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I am using two network cards, one wireless to connect to the internet and a wired to connect to my laptop. The problem is that when I connect via wireless ...
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  1. #1
    Linux Engineer valemon's Avatar
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    using both wireless and wired connections


    I am using two network cards, one wireless to connect to the internet and a wired to connect to my laptop. The problem is that when I connect via wireless I cannot connect wired and vice versa. How can I fix this one on openSuSE 10.2?
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  2. #2
    Linux Newbie dilbert's Avatar
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    Can you post the output of the programs "ifconfig -a" or maybe "/sbin/ifconfig -a" and "arp -en" or "/sbin/arp -en"?
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  3. #3
    Linux Engineer valemon's Avatar
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    Code:
    ifconfig -a
    eth0 Link encap:Ethernet HWaddr 00:0A:E6:0B1:E2
    UP BROADCAST MULTICAST MTU:1500 Metric:1
    RX packets:0 errors:0 dropped:0 overruns:0 frame:0
    TX packets:0 errors:0 dropped:0 overruns:0 carrier:0
    collisions:0 txqueuelen:1000
    RX bytes:0 (0.0 b) TX bytes:0 (0.0 b)
    Interrupt:5 Base address:0xd000

    eth1 Link encap:Ethernet HWaddr 00:16:B6:9E:98:60
    inet addr:192.168.178.23 Bcast:192.168.178.255 Mask:255.255.255.0
    inet6 addr: fe80::216:b6ff:fe9e:9860/64 Scope:Link
    UP BROADCAST RUNNING MULTICAST MTU:1500 Metric:1
    RX packets:26959 errors:0 dropped:0 overruns:0 frame:0
    TX packets:20129 errors:0 dropped:0 overruns:0 carrier:0
    collisions:0 txqueuelen:1000
    RX bytes:18336009 (17.4 Mb) TX bytes:2074800 (1.9 Mb)
    Interrupt:11 Memory:dfff8000-dfffa000

    lo Link encap:Local Loopback
    inet addr:127.0.0.1 Mask:255.0.0.0
    inet6 addr: ::1/128 Scope:Host
    UP LOOPBACK RUNNING MTU:16436 Metric:1
    RX packets:60 errors:0 dropped:0 overruns:0 frame:0
    TX packets:60 errors:0 dropped:0 overruns:0 carrier:0
    collisions:0 txqueuelen:0
    RX bytes:3912 (3.8 Kb) TX bytes:3912 (3.8 Kb)

    sit0 Link encap:IPv6-in-IPv4
    NOARP MTU:1480 Metric:1
    RX packets:0 errors:0 dropped:0 overruns:0 frame:0
    TX packets:0 errors:0 dropped:0 overruns:0 carrier:0
    collisions:0 txqueuelen:0
    RX bytes:0 (0.0 b) TX bytes:0 (0.0 b)
    Code:
    arp -en
    Address HWtype HWaddress Flags Mask Iface
    192.168.178.1 ether 00:15:0C:30:51:13 C eth1
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  4. #4
    Linux Newbie dilbert's Avatar
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    One card hasn't got assigned an IP address, so this card can't run TCP/IP what your network is based on.

    I presume there is some implicit software setup that assigns only one IP address to one card.

    Easiest way would be to change this setup.

    Otherwise you would need to assign an IP address yourself by running on the command line as root "ifconfig eth0 192.168.178.x".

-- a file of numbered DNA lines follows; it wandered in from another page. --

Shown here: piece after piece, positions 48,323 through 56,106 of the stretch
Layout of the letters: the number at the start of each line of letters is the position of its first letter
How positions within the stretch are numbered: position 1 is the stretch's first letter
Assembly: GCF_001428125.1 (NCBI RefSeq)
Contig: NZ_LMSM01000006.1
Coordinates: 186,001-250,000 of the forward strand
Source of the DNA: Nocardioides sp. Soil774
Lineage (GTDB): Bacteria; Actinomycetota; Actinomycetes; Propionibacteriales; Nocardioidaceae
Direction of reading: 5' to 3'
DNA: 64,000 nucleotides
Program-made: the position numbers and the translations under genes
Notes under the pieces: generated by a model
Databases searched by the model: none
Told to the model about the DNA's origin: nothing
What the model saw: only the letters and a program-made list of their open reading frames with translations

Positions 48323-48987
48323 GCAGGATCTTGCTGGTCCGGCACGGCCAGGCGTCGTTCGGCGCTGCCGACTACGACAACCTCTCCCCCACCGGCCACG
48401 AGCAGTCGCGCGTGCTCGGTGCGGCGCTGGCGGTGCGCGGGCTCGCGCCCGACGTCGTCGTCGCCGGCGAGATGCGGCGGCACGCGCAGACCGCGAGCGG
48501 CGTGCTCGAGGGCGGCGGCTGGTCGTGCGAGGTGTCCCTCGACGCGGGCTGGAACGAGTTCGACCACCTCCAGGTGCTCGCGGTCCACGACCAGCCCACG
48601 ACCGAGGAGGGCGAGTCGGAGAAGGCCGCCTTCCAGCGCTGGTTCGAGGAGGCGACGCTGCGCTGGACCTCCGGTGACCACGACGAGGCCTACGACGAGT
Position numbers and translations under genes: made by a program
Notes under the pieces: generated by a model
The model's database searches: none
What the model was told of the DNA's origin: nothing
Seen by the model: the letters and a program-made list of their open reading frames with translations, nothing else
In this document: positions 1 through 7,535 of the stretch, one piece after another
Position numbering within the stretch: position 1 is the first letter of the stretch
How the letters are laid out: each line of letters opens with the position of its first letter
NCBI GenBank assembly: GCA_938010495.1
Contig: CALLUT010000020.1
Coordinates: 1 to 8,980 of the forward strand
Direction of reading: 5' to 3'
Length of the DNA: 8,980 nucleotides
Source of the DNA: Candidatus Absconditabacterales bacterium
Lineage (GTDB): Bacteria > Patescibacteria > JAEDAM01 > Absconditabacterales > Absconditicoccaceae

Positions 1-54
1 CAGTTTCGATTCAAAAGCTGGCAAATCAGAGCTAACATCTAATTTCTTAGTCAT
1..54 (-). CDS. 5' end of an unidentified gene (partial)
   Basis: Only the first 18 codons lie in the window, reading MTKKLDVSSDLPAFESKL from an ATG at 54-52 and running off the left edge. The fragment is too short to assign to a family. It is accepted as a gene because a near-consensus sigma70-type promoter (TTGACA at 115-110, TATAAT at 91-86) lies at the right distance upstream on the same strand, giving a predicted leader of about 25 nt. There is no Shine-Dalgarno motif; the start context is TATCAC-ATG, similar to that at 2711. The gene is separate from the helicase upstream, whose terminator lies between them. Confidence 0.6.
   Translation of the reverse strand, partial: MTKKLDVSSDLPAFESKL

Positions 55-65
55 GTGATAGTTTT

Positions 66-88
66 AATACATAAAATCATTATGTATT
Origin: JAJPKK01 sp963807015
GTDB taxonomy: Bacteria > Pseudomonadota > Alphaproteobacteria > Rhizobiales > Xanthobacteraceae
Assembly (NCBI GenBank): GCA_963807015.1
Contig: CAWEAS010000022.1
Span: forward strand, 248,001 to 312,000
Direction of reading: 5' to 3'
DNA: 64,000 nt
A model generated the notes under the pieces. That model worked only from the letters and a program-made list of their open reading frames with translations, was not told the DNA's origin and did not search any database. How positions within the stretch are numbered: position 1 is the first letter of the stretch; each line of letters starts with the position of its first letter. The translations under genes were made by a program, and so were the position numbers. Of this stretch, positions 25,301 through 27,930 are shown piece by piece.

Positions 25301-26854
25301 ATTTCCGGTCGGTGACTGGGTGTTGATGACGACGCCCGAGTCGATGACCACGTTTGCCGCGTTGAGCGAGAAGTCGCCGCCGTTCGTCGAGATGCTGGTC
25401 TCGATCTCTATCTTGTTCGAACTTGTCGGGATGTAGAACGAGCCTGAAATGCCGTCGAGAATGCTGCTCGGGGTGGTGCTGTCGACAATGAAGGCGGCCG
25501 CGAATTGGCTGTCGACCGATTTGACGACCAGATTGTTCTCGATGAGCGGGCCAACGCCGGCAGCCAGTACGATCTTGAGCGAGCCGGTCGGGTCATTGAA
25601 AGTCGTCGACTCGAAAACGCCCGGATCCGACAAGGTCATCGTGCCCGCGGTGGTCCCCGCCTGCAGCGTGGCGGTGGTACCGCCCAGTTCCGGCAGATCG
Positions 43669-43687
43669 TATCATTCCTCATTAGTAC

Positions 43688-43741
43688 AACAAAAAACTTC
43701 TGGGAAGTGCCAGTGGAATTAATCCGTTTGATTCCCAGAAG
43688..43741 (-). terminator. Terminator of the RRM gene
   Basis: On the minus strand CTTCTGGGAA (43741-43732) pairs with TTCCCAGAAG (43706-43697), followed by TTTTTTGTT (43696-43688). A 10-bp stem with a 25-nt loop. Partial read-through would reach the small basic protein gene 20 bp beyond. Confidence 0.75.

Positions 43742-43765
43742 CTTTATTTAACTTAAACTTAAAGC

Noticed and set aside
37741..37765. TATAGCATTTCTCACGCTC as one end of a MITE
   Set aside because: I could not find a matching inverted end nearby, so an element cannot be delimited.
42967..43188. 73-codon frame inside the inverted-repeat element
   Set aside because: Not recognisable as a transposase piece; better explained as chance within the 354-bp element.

"x" depends on the peer that is connected to this particular card. "x" must be different than the IP address of the computer you are trying to connect to but stay within the range of the netmask. See the second line of eth1 saying "Mask:255.255.255.0".

    To get a picture what is what, you can look for the first three bytes of the MAC address (or HWaddr) of the particular card.

    This 00:0A:E6 for eth0
    and 00:16:B6 for eth1.

    I presume that order is static, because the assignment of ethx depends of the order of recognition by the kernel. The first card recognised gets eth0, the next one eth1 and so forth. I presume that the wired network cards gets always eth0 first after boot-up.

    If you look up a site with vendor MAC addresses like

    http://standards.ieee.org/regauth/oui/oui.txt

    it tells you that

    the card associated with eth0 is from Elitegroup Computer System Co. (ECS), having 00:0A:E6.

    Knowing what Ethernet port is wired and which one wireless you can look what IP address the peer (the laptop e.g.) has and the then assign a different IP address but within that range, in this case only an "x" different than that from the peer.

    But look up first this peer's IP address as this peer could run a completely different IP address like "10.10.10.2" e.g.

    "arp -en" now shows only an entry for eth1 and the IP address of the peer that eth1 is connected to.
    If it works properly, there must be a second line with an entry also for eth0 showing the IP of the peer that eth0 would be connected to.

    If you got any questions simply ask again.
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  5. #5
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    It sounds like you are using Network Manager. It's a great app but it's more suited to single connections. If this is the case I would recommend configuring your network in YaST manually and instructing it to use the "traditional if up method"

  6. #6
    Linux Engineer valemon's Avatar
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    I actually use Network Manager. Thanks both for replying
    Quote Originally Posted by dilbert View Post
    One card hasn't got assigned an IP address, so this card can't run TCP/IP what your network is based on.

    I presume there is some implicit software setup that assigns only one IP address to one card.
    My wireless card gets ip address from my router, that's why it looks like it hasn't got assigned an IP address. I am going to try using the "traditional if up method"
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